#MLK #Selma #adultsandkids
Today, we honor Dr. Martin Luther King Jr.
A question to ponder: if King came back today, what would he think about how we handled his legacy?
Beverly Keel, a columnist for The Tennessean newspaper in Nashville, raised this question in a Jan. 18, 2015, column. Keel was 2 when King was assassinated in 1968. But after seeing the movie “Selma,” she was struck when the movie ended by saying that King was only 39 when he died.
But, as she says, King led and acted as an adult. Yet, many in the world today act like children or adolescents. As Keel points out, even country music, once filled with truth-telling songs by Hank Williams and Kris Kristofferson, is now filled with songs that objectify women and celebrate intoxication.
Today, there is a wide gap between the economic haves and have-nots. How do you see this gap? If you are a have, do you hold what you have up so high that the have-nots will never reach it, then laugh as they jump up futilely trying to grab it? Or do you help those have-nots try to get what you have?
If you are a have-not, do you look at the haves with jealousy and envy, and whine that they have what you don’t have? Or, are you open to looking for ways to get what they have?
One option is a childish behavior. The other option is an adult behavior.
If you prefer an adult behavior, no matter your circumstance, one option is to visit
King’s battle is still being fought today. There are those who behave like children, who see King’s battle as a power struggle, fought with weapons. There are others who behave like adults, who know they are morally right, and carry on, often behind the scenes, to make things right.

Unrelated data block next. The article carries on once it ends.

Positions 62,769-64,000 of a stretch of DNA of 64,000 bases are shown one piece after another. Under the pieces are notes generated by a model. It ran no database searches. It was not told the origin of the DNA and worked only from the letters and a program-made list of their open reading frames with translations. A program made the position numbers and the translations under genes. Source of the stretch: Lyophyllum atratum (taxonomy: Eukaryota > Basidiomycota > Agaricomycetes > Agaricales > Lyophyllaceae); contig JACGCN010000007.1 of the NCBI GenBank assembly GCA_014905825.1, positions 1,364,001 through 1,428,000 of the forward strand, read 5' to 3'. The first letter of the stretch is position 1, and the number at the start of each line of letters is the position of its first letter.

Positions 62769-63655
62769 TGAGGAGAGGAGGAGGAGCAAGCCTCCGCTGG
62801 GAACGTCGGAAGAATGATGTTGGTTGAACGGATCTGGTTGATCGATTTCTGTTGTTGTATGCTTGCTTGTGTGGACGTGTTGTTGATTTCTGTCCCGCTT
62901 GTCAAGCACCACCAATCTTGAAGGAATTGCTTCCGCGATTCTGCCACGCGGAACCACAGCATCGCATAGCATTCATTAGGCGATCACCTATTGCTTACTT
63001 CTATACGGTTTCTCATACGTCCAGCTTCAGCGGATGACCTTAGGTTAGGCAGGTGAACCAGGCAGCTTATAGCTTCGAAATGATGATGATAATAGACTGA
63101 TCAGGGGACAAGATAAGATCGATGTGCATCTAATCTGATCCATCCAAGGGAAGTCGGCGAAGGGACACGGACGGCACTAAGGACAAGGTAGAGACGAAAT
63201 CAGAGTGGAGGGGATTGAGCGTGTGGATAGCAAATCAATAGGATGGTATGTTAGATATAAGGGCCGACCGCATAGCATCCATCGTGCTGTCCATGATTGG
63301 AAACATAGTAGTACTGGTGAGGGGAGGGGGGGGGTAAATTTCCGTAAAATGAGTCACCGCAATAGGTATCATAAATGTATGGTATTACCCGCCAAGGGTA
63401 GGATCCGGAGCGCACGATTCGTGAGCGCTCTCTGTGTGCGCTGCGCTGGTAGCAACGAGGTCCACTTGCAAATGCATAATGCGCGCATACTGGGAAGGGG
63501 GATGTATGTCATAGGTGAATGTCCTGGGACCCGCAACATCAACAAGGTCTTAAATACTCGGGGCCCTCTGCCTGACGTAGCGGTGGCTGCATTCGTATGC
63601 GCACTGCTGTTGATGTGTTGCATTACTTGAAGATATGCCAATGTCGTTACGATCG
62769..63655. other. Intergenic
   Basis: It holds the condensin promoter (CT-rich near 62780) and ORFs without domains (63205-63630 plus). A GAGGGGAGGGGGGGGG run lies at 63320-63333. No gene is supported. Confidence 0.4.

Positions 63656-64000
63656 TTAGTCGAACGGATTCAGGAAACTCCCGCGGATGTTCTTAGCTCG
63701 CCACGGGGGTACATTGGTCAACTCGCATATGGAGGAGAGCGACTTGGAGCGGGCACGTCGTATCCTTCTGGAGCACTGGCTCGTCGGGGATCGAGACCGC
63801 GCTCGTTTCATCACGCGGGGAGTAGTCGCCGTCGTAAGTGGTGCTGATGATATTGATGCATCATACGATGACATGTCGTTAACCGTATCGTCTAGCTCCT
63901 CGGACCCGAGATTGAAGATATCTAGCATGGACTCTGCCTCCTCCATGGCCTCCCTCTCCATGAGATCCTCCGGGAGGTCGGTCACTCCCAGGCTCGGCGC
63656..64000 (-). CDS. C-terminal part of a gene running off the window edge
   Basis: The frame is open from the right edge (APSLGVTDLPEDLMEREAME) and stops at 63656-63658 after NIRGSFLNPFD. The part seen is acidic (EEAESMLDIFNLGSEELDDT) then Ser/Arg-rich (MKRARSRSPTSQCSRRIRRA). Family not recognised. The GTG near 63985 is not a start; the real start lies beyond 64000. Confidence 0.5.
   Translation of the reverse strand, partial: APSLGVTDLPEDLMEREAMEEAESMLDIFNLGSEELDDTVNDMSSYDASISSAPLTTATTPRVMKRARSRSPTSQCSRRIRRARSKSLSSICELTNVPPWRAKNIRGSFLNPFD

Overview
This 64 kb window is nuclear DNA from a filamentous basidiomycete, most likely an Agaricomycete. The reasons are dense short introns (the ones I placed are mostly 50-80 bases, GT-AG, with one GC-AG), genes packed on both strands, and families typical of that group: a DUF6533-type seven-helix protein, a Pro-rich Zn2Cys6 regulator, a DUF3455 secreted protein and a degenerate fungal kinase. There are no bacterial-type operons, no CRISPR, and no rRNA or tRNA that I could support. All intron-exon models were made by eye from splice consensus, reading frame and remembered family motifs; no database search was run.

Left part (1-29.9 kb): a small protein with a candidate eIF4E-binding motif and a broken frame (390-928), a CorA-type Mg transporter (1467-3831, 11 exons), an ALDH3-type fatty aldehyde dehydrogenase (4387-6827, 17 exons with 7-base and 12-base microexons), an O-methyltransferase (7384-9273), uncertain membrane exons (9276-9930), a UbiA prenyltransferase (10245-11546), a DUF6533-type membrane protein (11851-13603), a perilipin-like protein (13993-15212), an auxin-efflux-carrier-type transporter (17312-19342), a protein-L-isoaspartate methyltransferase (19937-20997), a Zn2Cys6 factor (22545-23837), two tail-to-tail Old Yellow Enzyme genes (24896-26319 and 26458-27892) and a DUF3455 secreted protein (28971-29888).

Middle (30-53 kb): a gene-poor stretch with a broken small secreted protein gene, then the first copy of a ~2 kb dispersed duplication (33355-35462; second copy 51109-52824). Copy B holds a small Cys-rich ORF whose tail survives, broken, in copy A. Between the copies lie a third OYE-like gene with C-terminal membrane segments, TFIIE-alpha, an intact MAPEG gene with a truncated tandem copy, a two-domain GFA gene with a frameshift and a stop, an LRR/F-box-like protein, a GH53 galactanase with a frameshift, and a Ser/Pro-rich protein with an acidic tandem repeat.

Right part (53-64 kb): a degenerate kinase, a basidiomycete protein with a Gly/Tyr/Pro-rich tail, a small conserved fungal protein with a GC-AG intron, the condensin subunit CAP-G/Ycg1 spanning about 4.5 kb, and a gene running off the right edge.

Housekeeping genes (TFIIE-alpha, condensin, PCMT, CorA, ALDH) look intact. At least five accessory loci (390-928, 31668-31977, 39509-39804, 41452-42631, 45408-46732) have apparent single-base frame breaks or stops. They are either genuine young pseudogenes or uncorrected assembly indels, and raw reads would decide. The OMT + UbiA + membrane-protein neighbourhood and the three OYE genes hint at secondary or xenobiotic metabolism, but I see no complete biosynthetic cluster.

As long as there are adults, and there are children, even morally right battles may never be won. Making things right will never be easy. But the adults will ALWAYS carry on peacefully, help others and often see their own success.
You can look at your own situation, your own life, and determine whether you are behaving as an adult or a child. You may not always see the adult solutions to every problem, but, as an adult, you are always looking for them. If you look hard enough, and take advantage of opportunities presented to you, you eventually will find the “adult” solution that suits you.
If you look at your situation, your own life, as a child, you will always look at others having what you don’t, complain profusely about it and hope those others get their due someday.
Remember, too, that adults want others to have what they have. Children do not.
King worked very hard, suffered greatly and put himself in harm’s way to do the adult thing. He indeed paid the ultimate price Perhaps his biggest regret is not living to see the fruits of his sacrifice.
What would he think if he came back today? What would you want him to think, if he came back today?

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